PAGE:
Taking a short break from Doctor Who and the Green Death to talk about the fun I had at the Gallifrey One convention in Los Angeles this past weekend.
I’m not exactly a huge convention-goer, but I’ve gone to Doctor Who cons on and off since July 1985, when I went to my first convention in Manhattan, at the age of 11. That was a fun afternoon; I spent a lot of time in the dealer’s room, convincing my father to buy me several novelizations that I’d never seen in the bookstore (to that point, six months into my novelization-collecting phase), and walked away with the books for The Keys of Marinus, The Tenth Planet, and The Three Doctors (if not more – those are the only ones I remember from that day). I also saw The Dalek Invasion of Earth, my first Hartnell story, that day — this was a good two months before one of my local PBS stations started airing the full package of then-extant Hartnell episodes. And it was at the Visions convention in Chicago in November 1996 that I completed my run of novelizations of televised stories, picking up copies of Doctor Who and the Horror of Fang Rock and Doctor Who and the Power of Kroll which had, up until that point, eluded my clutches.
However, even though I’ve had just about the full run of novelizations for over 20 years now, there is still something overwhelming in the sight of acres and acres of novelizations laid out before me. And that is exactly what you get in the Gallifrey One dealer’s room, which is the size of basically a small airplane hangar and in which you can find usually at least three dealers offering multiple copies of the whole run of Targets. And some interesting extras.
It is tempting, when one is faced with so many Target books, to want to grab and buy multiple copies even of books that you already own. This holds doubly true for the tables and tables’ worth of mid-1990s New Adventures, which, mostly priced at five dollars per book, are actually cheaper now in 2017 than what I purchased them for originally as a starving undergraduate a quarter-century ago.
So, what I did do this time, was fill in gaps in my collection. I picked up the second edition of The Making of Doctor Who (the 1976 version which details the making of Robot), and Elisabeth Sladen’s 2011 autobiography (released posthumously). I also picked up the original version of Doctor Who and the Nightmare Fair — previously, I only owned the 1990s’ Virgin “blue-spine” reprint, and which I misplaced years ago. Also up for sale, and now sitting next to me, are two of the three Companions of Doctor Who series (a short-lived and ill-fated extension of the Target brand, put out in the late 1980s when the books were still selling like hotcakes in the UK and North America), and same-era Target novelizations of a late 1980s radio play and a late 1970s original record album, of all things.
And that’s another short-lived Choose Your Own Adventure-type series in the upper left. I think six of those were released, the depicted one by William Emms, the author of Galaxy 4, who returned to literary prominence (or a pale facsimile thereof) in the mid-’80s.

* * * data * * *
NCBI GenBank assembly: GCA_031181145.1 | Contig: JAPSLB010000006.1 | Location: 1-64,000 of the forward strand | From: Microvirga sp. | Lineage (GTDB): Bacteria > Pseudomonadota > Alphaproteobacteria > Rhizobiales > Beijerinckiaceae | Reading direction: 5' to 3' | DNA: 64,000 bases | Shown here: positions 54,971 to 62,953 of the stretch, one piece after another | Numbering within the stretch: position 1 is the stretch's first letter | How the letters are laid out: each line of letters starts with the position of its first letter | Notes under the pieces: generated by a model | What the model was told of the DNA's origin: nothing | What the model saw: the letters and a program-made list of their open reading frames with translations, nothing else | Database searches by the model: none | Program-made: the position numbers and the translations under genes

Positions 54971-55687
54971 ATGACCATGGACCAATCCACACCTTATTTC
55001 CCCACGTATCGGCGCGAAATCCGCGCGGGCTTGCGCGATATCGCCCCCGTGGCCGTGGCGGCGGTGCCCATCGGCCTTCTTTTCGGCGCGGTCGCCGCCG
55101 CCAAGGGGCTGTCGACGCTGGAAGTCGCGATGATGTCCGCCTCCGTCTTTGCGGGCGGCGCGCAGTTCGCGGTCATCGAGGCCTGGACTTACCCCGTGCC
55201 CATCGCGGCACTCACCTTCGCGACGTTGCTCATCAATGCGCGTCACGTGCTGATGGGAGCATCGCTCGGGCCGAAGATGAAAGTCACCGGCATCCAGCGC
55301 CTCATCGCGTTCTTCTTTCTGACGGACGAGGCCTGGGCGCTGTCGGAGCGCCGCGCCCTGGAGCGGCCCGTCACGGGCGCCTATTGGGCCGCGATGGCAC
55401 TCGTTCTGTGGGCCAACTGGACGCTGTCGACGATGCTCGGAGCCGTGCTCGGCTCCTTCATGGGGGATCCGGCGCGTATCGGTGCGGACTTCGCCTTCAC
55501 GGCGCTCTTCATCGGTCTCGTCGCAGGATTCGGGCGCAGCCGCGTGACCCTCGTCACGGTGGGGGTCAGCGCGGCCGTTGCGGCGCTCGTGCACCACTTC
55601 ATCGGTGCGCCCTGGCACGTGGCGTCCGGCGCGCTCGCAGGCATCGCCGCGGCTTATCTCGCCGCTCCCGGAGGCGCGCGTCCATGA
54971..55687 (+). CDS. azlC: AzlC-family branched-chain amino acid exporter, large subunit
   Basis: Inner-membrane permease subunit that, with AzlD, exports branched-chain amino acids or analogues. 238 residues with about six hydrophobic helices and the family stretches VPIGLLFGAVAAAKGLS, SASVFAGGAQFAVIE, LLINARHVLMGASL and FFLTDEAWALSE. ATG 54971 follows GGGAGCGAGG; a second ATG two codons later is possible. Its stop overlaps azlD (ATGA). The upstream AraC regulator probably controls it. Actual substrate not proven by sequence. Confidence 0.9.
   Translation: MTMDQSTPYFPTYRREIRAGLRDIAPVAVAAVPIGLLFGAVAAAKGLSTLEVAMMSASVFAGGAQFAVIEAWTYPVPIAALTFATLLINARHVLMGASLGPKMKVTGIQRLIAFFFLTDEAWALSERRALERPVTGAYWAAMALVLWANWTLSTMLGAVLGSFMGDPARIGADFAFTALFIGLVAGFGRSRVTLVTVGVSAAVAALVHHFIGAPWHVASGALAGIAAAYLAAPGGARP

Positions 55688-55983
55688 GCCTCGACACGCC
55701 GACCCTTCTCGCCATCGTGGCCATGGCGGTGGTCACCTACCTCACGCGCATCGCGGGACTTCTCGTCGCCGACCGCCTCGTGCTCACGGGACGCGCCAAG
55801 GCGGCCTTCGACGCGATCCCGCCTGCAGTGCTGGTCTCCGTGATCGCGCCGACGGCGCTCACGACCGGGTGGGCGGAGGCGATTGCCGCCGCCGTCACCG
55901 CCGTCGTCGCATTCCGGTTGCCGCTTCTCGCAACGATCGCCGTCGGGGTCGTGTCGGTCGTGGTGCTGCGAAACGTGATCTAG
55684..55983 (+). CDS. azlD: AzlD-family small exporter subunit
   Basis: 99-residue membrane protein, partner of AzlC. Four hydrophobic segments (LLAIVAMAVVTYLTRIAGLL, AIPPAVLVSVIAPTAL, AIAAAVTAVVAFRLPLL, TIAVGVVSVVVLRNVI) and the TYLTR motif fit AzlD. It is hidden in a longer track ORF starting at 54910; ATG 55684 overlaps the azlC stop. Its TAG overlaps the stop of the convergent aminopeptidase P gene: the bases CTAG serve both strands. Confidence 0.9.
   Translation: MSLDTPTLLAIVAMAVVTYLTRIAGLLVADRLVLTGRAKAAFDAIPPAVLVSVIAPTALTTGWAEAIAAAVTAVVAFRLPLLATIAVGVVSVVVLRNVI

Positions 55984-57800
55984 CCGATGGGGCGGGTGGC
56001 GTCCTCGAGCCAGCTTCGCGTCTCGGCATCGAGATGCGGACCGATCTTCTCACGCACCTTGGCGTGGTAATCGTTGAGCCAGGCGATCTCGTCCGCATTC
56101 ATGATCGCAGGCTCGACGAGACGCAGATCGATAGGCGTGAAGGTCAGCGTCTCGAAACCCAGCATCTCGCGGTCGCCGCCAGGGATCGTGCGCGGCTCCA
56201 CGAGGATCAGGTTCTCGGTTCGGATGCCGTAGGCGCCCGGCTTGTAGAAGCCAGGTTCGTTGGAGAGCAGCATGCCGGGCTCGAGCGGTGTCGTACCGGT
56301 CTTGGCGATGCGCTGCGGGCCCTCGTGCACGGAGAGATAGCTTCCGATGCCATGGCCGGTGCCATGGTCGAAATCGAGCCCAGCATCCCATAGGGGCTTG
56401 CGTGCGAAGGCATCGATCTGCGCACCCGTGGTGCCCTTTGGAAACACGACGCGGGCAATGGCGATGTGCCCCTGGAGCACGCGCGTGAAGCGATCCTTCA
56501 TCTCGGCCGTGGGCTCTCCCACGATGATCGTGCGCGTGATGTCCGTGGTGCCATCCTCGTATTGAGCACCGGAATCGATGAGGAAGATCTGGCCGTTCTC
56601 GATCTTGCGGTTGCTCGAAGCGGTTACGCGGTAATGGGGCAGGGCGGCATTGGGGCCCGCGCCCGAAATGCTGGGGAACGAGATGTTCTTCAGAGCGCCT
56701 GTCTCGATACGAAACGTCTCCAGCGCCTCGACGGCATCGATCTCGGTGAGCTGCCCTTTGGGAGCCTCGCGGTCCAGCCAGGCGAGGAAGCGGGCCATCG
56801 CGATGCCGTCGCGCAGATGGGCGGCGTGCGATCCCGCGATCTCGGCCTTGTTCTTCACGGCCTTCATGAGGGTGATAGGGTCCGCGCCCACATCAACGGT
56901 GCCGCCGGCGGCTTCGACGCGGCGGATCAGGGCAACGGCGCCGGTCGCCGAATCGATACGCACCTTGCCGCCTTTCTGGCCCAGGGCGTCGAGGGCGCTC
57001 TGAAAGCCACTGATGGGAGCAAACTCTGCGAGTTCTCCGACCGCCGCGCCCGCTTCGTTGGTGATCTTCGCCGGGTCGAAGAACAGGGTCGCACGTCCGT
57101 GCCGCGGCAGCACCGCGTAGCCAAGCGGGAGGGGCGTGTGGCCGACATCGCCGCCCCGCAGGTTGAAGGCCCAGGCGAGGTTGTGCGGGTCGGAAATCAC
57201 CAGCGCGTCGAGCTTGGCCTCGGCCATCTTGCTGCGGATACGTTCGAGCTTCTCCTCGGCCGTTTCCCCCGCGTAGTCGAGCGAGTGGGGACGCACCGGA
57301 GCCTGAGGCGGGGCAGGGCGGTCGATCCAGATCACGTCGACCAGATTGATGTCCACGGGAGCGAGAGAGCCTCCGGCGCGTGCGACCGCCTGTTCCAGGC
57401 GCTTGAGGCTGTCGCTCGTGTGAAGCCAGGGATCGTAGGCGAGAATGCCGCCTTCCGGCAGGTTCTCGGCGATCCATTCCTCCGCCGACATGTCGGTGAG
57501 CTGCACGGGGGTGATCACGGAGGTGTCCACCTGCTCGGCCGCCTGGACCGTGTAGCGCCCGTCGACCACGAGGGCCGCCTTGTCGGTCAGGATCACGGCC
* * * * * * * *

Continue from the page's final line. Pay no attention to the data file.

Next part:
Another highlight of the weekend was the Target novelizations panel, which featured a heavy-hitter lineup of speakers, including John Peel (who wrote several of the books), David J. Howe (who literally wrote the book on the history of the novelizations), Gary Russell (who’s written more Doctor Who books than nearly anyone else not named Terrance Dicks), Nicholas Pegg (a writer, a Dalek operator, and prolific contributor to the DVD range — including the writer of one of my favorite special features, the documentary about episode collecting in the pre-VHS and DVD days, appearing on the Revenge of the Cybermen DVD), and several other knowledgeable and entertaining British and American fans (including yours truly). Talking about the Target books is a passion for many people, and that panel easily overran its allotted time.
Not only that, but the convention featured an almost comically diverse array of actors and contributors to the classic series, including enough to stage a whole panel dedicated to the making of The Talons of Weng-Chiang. Companion-wise the con featured Steven Taylor, Polly, and Jo Grant (who long-time readers of this blog will know to be three of my absolute favorites), and the first K9 and second Romana (more favorites, though I haven’t yet had the chance to talk about too many of their stories here). Plus Philip Hinchcliffe, one of the best producers the show ever had, whose era we’re just about to get to here, with the novelization of Terror of the Zygons fast coming up on my schedule.
And of course there’s so much more to Gallifrey One than just the books or the classic series — also present were the Eighth Doctor, a ton of other Classic Series and New Series actors and designers and costumers, and other authors and comic book artists, etc. The array of Classic Series cosplayers was also breathtaking; people arrived as Davros, the Robots of Death, Alpha Centauri from the two Peladon stories, Sutekh and two mummies from Pyramids of Mars, a Gell Guard from The Three Doctors, and several classic series companions (including Barbara, Dodo, Polly, Jamie, Zoe, and the second Romana). I’m sure I’ve forgotten many others. There was hardly a dull moment the whole weekend, basically.
More importantly, though, thanks to my book haul, I’ll be continuing to enjoy this past weekend for several more weeks to come…